Am I the only one deeply disturbed by these ads?

[3/28/12 I found out later that the whole draping entire buildings in fabric thing was a rip-off or homage (depending on how you see it) of the artist duo Christo and Jeanne-Claude.  Interesting.  I'm so quick to rant and slower to figure out what I really think.  I really think it's still creepy.]

Wednesday, May 18, 2011

Letter to TUSD Regarding Seniors not Walking Due to AIMS Math

Sent today to John Pedicone, TUSD superintendent and our governing board.

Hello— I am a teacher at Tucson High, a parent of students in TUSD, and a voting citizen in TUSD.  I am writing to make you aware of the high school seniors who have just found out this week that they will not be graduating due to having failed the newer, more difficult AIMS math, many of them by a VERY narrow margin.  I talked to two students this morning, who are shocked and devastated, and I will tell you one of their stories to show you how unjust and harmful the current situation is for a certain population of students.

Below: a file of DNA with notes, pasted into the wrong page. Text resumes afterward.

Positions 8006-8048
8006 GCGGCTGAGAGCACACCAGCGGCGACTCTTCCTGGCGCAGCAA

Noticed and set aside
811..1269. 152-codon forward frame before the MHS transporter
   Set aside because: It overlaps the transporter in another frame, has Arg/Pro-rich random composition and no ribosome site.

This student is in my English 11 class.  She has been carrying a load of two English classes this year because she was behind on credits.  She is perhaps not the most academically motivated student, but she has been working consistently this year in my class and is currently earning a strong B in my class.  She also has all of her other classes poised for passing.  She has been making plans for her future throughout the school year, visiting Pima college, taking her placement exams, and setting herself up with student volunteer opportunities in the field she hopes to study.  She knew this spring that she had to pass the new, more difficult AIMS test.  Although she refused to drop steel drums to take an additional math class when the opportunity was given to her only a few weeks before the AIMS test, she did take advantage of all the after-school tutoring sessions to try to prepare for the exam.  She has paid for her cap and gown and other graduation expenses.  She was told on Monday that she failed the AIMS test by five points and will not be able to walk or receive any kind of recognition that she has completed her coursework for graduation—10 days before graduation, five days before her last day of classes.